Latino History of Rhode Island | Hidden Stories of the 1940s and 1950s

The Settlement House Movement

Settlement houses were organizations established in the late 19th century that provided support services to the urban poor and European immigrants. Their purpose was twofold: first, to meet the immediate needs of a neighborhood through a daily program of direct services, mostly through educational and recreational programs and, secondly, to bring about more basic social reforms.

These settlement houses became "homes" to well-to-do individuals seeking to use their wealth to make change. They chose to "settle" in urban neighborhood, referred to at that time as "slums," as an effort to learn first-hand about poverty. The Settlement Workers would gain added insights into the causes of poverty, and this knowledge helped them formulate clear arguments for solutions. The approach used by these Settlers replaced the attitude of typical 19th-century charity workers, who often carried an air of superiority; the Settlers instead chose to empower victims of poverty to make change in their own neighborhoods.

By the 1920s, hundreds of settlement houses were established in American cities. Services often included education, healthcare, childcare, and employment resources. Many settlement houses established during this period are still thriving today.

The the International Institute of Rhode Island

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The International Institute of Rhode Island (IIRI) was a settlement house founded in 1921. Like traditional settlement houses, the mission of the IIRI was to empower immigrants to come together to provide solutions that would encourage others who followed to complete the multi-step process of becoming citizens. In addition to offering the resources mentioned above, social clubs were formed that offered the opportunity for cultural exchange.

The archives of this organization show the existence of a few Latin-American social clubs and data found in annual reports shows a number of Spanish-speaking individuals who sought services at the agency during the first part of the 20th century.

Hidden Stories of the 1940s and 50s

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El Club Panamericano

A Providence Journal article dated November 8, 1941 reveals the existence of El Club Panamericano, a social club in the International Institute whose members (led by a group of women) represented various countries in The Americas. According to the story, this club was headed by Cecilia Rodríguez [Saglio] pictured above, a native of Argentina who we later discovered came to live in Providence in 1939.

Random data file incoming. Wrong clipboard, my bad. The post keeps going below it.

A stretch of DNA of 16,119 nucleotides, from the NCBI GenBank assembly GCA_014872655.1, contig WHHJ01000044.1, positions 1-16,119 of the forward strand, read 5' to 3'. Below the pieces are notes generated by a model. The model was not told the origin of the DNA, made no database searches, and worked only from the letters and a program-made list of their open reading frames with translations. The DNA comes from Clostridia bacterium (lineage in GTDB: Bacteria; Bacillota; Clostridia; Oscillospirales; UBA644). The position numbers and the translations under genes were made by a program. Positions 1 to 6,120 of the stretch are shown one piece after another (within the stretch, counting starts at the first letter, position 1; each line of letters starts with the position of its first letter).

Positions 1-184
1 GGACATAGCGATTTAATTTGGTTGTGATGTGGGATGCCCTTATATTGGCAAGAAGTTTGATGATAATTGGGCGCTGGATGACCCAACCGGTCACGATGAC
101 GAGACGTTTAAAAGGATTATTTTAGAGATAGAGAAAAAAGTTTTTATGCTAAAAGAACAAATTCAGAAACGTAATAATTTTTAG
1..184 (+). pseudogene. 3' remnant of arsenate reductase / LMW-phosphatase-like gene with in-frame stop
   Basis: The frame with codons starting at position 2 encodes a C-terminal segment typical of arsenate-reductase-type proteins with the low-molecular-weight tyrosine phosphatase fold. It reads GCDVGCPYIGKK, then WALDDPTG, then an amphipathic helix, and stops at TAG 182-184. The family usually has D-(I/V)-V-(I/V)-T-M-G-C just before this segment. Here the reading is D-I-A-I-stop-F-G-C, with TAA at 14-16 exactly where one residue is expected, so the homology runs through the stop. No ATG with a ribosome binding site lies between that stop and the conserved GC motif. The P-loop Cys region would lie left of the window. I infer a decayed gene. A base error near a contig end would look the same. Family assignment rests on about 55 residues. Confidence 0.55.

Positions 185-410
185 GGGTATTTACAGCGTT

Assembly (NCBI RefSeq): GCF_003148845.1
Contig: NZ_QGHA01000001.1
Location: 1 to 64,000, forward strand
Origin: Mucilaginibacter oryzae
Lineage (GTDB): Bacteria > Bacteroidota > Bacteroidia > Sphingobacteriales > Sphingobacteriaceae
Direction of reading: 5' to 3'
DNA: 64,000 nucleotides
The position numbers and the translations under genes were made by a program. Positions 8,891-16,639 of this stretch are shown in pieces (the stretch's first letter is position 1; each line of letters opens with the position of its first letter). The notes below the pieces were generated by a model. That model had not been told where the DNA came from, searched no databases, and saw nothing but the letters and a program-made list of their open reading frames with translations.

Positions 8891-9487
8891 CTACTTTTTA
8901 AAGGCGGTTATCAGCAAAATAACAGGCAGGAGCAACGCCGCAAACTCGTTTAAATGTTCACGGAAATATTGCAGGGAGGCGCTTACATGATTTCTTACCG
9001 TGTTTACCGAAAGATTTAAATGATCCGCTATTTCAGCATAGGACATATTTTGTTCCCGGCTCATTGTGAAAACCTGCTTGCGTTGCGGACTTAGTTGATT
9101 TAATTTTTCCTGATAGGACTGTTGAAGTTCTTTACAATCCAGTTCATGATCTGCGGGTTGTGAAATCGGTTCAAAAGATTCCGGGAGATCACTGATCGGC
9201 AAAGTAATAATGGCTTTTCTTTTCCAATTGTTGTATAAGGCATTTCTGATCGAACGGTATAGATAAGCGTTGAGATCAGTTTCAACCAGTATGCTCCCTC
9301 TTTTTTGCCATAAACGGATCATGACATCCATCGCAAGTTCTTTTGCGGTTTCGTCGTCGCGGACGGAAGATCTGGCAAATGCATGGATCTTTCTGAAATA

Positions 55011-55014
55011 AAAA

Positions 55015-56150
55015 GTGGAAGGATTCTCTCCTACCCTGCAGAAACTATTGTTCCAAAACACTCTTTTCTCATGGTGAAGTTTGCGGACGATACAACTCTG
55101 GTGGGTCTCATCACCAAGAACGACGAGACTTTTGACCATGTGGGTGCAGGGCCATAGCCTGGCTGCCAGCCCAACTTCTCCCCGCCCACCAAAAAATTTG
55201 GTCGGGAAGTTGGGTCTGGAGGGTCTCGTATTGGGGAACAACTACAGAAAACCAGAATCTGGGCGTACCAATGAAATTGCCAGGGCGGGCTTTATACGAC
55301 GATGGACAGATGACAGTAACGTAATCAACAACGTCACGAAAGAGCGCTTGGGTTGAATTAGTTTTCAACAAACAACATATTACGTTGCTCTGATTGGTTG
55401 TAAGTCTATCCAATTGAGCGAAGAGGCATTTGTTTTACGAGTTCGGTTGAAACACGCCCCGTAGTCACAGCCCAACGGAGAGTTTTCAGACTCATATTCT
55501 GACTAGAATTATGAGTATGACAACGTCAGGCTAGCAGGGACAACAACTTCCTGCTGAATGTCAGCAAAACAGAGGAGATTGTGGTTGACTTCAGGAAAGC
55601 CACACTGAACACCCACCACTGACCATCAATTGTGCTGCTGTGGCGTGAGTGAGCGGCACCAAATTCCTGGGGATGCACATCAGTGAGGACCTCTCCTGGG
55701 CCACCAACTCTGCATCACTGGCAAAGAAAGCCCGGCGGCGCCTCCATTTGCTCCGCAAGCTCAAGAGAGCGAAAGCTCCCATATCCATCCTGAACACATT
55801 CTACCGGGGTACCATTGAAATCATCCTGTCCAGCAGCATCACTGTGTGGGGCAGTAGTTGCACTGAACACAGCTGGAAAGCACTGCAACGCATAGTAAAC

According to our records, El Club Panamericano at the International Institute of Rhode Island (IIR) held its first organized meeting in 1942. A 1950 Annual Report of the IIRI describes the group as follows:
All groups [affiliated with us] make a yearly contribution of $15 to $20 to the Institute. Members of groups are not required to take out membership in the Institute. Each group furnishes its own leadership … The Pan-American Club is a co-ed group composed of people interested in Spanish [sic] and Pan-America. Its purpose is primarily educational. All ages and all types of background are represented. There are about 30 members with an average attendance of 20. They meet bi-monthly.
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Cecilia [Rodríguez] Saglio from
Lanús, Buenos Aires, Argentina to Providence, RI 1939
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Darío and Blanca Herrera from Buenos Aires to Providence, RI 1954
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Zanoni and Estela Ortega from Mérida, Yucatan, México to Providence, RI 1949

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